András Szabó
András Szabó Vor 16 Stunden
It definitely works for me. but I don't drive fast. when the engine is warmed up already I used to speed up slowly in 3rd gear up to 5-6000 revolutions. I keep it there for some time and then I switch to higher gear. I do it this way because there is not extra fuel wasted, and does not put much wear on the engine neither. It works with all of our cars (carburetor and injection), and the engine runs much cleaner in general. When I took them to the emission test the technician didn't want to believe to his eyes, the carburetor engine did not produce CO until 5000 revs. Above that was 0.01%. :)
Tony Mouannes
Tony Mouannes Vor 18 Stunden
Driving uphill on a mountain highway with lots of curves do the trick (without having to worry about rpm or any technical stuff).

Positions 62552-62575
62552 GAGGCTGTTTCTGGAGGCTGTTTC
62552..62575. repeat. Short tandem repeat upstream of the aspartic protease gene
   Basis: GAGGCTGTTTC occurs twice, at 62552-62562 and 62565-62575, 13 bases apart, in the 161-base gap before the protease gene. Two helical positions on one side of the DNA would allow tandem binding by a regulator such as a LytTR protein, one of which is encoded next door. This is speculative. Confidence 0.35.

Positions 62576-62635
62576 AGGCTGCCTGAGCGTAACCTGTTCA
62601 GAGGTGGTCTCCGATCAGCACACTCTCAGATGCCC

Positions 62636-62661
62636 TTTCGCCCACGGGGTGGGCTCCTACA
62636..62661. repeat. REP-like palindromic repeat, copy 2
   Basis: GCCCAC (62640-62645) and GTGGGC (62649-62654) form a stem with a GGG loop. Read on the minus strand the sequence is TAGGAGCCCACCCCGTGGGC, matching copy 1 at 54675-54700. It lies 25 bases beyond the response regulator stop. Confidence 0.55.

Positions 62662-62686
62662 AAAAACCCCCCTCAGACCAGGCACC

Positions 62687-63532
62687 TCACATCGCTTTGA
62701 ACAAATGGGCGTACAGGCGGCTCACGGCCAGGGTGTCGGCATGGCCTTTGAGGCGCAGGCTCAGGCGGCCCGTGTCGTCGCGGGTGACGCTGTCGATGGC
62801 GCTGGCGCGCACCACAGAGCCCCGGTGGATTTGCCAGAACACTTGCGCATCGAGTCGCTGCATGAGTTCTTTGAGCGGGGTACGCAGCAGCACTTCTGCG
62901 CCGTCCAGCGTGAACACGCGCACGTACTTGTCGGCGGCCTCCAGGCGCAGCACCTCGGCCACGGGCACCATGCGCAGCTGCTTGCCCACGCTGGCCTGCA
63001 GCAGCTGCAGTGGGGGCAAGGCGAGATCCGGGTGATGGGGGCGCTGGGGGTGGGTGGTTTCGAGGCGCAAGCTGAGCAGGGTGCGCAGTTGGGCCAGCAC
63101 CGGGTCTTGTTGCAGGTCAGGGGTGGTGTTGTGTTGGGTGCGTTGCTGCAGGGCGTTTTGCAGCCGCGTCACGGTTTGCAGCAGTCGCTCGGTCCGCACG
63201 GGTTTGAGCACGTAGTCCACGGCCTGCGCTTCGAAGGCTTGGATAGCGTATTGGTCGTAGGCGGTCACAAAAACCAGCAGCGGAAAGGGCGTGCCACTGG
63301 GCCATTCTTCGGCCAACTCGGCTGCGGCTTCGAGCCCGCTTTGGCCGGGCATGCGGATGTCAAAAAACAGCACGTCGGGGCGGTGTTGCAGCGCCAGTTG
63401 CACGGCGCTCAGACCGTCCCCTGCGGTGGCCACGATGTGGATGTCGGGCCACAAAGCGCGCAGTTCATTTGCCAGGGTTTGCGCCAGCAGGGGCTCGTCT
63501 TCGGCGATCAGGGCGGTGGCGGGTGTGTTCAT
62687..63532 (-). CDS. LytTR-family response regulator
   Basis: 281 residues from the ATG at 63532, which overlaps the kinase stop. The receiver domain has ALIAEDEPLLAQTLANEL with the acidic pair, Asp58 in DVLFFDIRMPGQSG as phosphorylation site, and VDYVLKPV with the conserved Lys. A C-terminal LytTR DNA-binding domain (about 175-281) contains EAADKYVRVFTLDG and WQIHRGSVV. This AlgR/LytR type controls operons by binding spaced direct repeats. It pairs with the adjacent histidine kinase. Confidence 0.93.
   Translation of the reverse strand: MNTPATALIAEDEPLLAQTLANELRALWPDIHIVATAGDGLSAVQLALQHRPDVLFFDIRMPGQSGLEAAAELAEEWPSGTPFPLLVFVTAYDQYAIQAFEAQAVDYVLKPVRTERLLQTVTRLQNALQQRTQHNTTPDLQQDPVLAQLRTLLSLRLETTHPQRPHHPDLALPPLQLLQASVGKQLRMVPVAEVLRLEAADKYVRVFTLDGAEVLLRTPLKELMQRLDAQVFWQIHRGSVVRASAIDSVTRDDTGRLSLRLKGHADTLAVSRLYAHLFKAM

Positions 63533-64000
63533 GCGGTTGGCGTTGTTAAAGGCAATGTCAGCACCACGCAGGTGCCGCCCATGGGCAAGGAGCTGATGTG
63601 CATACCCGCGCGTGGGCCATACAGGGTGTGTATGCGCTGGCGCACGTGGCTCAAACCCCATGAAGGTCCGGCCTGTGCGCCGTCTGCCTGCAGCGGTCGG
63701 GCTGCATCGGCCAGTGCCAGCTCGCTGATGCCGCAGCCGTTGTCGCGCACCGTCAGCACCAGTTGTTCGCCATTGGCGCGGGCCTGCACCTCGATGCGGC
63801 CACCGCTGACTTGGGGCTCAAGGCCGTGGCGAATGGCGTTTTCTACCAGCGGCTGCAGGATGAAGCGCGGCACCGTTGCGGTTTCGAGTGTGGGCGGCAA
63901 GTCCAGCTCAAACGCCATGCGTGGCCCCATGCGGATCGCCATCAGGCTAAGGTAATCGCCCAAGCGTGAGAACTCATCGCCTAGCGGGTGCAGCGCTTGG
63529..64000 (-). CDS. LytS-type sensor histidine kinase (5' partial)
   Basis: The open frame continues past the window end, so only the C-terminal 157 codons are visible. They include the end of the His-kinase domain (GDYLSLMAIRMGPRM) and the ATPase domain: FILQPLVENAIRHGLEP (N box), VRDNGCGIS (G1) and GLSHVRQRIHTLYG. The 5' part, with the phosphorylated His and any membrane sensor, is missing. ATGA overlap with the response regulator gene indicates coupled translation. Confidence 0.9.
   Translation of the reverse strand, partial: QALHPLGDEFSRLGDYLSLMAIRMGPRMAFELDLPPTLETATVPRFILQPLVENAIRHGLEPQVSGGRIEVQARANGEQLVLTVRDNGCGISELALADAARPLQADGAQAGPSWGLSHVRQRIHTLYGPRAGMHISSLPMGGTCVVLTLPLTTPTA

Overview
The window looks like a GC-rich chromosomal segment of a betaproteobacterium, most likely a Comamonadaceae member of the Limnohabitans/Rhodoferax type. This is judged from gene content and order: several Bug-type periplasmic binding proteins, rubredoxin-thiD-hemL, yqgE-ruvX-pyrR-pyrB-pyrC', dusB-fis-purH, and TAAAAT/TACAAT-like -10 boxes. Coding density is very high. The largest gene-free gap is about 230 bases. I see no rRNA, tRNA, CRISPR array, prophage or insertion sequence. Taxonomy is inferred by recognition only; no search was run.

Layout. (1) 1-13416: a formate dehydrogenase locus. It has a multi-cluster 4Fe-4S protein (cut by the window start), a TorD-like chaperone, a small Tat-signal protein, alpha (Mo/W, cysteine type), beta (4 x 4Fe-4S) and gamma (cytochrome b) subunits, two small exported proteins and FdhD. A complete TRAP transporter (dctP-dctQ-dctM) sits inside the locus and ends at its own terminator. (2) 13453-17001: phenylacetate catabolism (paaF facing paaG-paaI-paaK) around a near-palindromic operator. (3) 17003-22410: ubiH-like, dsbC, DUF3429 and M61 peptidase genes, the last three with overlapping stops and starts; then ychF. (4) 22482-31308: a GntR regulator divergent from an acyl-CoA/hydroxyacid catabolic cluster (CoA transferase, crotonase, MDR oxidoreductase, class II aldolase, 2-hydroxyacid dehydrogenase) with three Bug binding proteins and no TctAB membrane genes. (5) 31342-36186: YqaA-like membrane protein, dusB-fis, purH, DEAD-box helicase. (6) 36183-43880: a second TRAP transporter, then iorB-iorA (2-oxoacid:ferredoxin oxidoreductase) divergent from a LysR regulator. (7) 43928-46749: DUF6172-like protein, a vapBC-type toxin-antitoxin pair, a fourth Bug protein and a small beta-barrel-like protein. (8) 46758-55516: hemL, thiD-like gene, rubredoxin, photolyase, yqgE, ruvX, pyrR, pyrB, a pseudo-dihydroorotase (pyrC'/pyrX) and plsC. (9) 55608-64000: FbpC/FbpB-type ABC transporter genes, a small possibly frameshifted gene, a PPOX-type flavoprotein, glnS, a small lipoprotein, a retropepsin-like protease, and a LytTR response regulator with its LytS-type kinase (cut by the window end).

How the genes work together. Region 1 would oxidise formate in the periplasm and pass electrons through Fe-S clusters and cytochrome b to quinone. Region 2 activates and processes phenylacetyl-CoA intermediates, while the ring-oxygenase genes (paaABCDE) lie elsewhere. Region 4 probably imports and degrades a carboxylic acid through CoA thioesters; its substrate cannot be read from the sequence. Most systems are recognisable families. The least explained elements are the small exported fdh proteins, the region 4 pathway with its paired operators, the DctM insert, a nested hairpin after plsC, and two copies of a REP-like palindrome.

Nathan Van Pelt
Nathan Van Pelt Vor 18 Stunden
Carboculating is what i do to my weed before i eat it
Pete Zaitcev
Pete Zaitcev Vor 21 Stunde
This sort of thing is sometimes necessary in airplanes, although in that case there's no PCV and the carbon is mostly forming because of the mixture being too rich. I had a bit problem on IO-360 where plugs would foul with carbon (not lead). It was possible to get it out with a postcard, so it wasn't a solid carbon deposit. It would burn out on full power. Eventually, I swapped the plugs and that cured the problem (the initial formation was apparently because of ineffective ignition, so that combusting from the other plug was burning through the affected plug).
sasja de vries.
sasja de vries. Vor 21 Stunde